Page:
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The Houses of History: A Critical Reader in Twentieth-Century History and Theory
The Complete Calvin and Hobbes
Bill Watterson
The Worldly Philosophers - Robert L. Heilbroner Now I find another must-own. This is truly a model for non-fiction [of my taste]. This is the quality that I expect to find in every non-fic.

The Worldly Philosophers first of all is educational, very illuminating. I am not yet an expert to evaluate the author's interpretation of great men's ideas, and I am not at all certain whether his choice of economists to present is appropriate. Nevertheless, for every single philosopher, especially after reading the disappointing "Grand Pursuit," I find Heilbroner's argument amazingly convincing, clear and straightforward. He was able to get all those complex thoughts simple, but not overly so. He kept a perfect balance between each economist's thought and his personal life, between seriousness and wittiness. For his audience of purpose, which is newbie to the field, I guess I could not find a better book on economic doctrines.

I could not praise the main text more, but there is something else I want to mention, which is the very last chapter of the book. I am interested in the way Heilbroner call Economics as a type of philosophy. He points out the very thing that has been troubling my mind all this time as a Econs major: sometimes I dislike so much the mechanical math prevailing in the field. That's why the more I dig into it, the more frustrated I feel. No matter how much math is employed, Econs in my mind can never predict with definite like the speed of a ball falling in Physics. After all economics is about human behavior, and so far I could not even predict my own spending accurately. Why bothering to find laws when they are not laws at all? They are just "law-like," as the author said. What's the point? (Now, for some who wants simply to make money in financial market, or to run a business, they may never care for this question. But I do. Since there are times I hate the field dearly, and other times I am so fascinated by these men's beliefs)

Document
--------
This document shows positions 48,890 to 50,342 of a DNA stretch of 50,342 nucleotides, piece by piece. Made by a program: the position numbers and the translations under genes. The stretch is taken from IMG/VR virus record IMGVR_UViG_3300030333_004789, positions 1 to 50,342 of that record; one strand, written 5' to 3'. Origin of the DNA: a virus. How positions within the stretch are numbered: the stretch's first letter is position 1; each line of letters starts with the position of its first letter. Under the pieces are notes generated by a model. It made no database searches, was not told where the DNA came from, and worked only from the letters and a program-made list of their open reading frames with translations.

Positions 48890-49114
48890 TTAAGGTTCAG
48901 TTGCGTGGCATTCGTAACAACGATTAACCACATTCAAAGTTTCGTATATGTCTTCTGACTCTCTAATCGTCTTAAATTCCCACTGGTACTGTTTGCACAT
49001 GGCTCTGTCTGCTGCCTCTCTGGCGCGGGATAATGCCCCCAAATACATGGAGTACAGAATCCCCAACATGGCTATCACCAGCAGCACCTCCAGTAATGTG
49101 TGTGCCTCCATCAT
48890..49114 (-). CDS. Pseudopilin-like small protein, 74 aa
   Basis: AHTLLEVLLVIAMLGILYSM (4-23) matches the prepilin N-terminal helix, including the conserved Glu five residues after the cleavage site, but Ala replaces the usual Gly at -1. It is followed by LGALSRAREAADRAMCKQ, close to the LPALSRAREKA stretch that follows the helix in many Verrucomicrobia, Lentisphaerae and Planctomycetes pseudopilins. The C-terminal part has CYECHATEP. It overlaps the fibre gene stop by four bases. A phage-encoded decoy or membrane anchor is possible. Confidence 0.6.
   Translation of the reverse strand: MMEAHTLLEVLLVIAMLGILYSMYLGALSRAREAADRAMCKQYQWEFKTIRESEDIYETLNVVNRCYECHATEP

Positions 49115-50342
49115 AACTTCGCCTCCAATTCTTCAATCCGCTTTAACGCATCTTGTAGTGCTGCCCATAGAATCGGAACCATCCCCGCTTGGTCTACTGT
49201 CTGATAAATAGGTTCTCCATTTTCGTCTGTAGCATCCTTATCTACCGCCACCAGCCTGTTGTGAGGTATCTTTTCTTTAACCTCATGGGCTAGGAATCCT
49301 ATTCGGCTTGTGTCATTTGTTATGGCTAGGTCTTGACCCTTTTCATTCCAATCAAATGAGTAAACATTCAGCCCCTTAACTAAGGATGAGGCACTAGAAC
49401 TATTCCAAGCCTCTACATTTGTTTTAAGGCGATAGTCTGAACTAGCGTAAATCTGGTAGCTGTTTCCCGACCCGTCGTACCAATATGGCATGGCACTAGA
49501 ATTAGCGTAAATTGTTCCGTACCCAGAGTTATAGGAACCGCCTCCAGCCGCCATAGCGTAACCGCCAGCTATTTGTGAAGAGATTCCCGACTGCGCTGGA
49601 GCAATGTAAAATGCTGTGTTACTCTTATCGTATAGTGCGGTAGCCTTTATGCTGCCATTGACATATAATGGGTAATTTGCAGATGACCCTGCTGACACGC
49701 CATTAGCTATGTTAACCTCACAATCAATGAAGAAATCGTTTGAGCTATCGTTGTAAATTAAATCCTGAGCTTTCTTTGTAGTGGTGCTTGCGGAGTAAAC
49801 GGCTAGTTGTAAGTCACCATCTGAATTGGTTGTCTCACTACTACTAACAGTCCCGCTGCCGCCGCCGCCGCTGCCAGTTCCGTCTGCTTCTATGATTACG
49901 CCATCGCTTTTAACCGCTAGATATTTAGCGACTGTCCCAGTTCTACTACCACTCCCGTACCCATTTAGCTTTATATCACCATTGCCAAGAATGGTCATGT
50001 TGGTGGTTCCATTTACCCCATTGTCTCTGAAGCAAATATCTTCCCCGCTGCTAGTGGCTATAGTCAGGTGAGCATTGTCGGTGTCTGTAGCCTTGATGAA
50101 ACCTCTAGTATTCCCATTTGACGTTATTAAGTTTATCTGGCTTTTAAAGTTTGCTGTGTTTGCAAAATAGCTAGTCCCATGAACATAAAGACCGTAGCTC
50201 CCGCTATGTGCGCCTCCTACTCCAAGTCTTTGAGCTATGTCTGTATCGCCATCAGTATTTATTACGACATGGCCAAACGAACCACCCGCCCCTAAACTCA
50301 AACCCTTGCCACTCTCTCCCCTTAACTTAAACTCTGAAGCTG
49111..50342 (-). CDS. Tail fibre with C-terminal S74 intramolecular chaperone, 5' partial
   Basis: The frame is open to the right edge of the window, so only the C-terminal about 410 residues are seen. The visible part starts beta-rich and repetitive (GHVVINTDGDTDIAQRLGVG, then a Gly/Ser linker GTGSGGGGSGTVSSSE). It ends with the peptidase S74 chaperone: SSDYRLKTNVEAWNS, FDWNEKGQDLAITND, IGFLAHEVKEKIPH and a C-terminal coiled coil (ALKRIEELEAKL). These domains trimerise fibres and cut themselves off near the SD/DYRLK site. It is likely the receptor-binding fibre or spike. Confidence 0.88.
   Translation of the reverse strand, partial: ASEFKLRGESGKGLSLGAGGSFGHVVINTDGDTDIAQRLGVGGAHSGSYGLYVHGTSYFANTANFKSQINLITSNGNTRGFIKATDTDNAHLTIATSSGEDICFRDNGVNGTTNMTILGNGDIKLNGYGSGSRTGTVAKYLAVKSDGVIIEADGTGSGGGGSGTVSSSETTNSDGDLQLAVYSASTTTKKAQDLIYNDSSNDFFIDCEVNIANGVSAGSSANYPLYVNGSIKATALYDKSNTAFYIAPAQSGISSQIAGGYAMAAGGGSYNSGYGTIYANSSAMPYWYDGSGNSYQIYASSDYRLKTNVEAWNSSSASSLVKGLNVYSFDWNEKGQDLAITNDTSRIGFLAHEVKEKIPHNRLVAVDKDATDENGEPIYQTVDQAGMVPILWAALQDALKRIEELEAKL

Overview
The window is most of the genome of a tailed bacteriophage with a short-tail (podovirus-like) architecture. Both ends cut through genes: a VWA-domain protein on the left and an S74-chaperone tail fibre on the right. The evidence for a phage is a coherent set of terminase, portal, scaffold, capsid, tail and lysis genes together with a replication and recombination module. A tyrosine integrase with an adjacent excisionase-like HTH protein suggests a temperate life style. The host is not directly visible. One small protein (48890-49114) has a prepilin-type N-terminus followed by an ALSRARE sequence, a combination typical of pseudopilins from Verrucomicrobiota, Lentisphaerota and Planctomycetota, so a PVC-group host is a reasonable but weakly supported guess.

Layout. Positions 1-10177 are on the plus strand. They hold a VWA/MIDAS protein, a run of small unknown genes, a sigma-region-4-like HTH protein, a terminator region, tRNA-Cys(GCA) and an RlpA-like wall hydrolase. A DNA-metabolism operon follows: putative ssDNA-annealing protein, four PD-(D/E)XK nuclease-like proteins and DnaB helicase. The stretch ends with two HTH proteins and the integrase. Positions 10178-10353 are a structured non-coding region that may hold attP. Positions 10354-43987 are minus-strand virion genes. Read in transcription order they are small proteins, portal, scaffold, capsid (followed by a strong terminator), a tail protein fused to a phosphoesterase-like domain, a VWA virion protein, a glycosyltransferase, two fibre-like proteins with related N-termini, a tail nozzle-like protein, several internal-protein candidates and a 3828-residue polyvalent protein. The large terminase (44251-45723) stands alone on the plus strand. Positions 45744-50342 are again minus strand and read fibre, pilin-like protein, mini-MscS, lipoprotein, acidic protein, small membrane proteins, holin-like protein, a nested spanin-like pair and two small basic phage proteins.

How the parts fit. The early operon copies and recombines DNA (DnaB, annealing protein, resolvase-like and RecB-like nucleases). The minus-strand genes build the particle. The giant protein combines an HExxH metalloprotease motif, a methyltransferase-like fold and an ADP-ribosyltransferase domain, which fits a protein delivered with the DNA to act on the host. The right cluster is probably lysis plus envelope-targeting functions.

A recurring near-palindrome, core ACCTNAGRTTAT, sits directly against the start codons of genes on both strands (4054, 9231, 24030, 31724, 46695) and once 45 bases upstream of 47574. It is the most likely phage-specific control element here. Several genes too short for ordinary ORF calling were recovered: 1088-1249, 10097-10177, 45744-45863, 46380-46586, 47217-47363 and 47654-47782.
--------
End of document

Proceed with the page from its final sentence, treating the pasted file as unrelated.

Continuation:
The point is that Economics before 1950s was about the explanation, the vision of the society (capitalism & socialism alike). Economics could be considered an effort to make sense the world we live in (in realm of worldly matter - wealth), and then to guide us, to find our place in that world. Unfortunately, for now, the field tries to become a science. Still, I believe at heart (and hope) and Economics would stay to be the "worldly philosophy".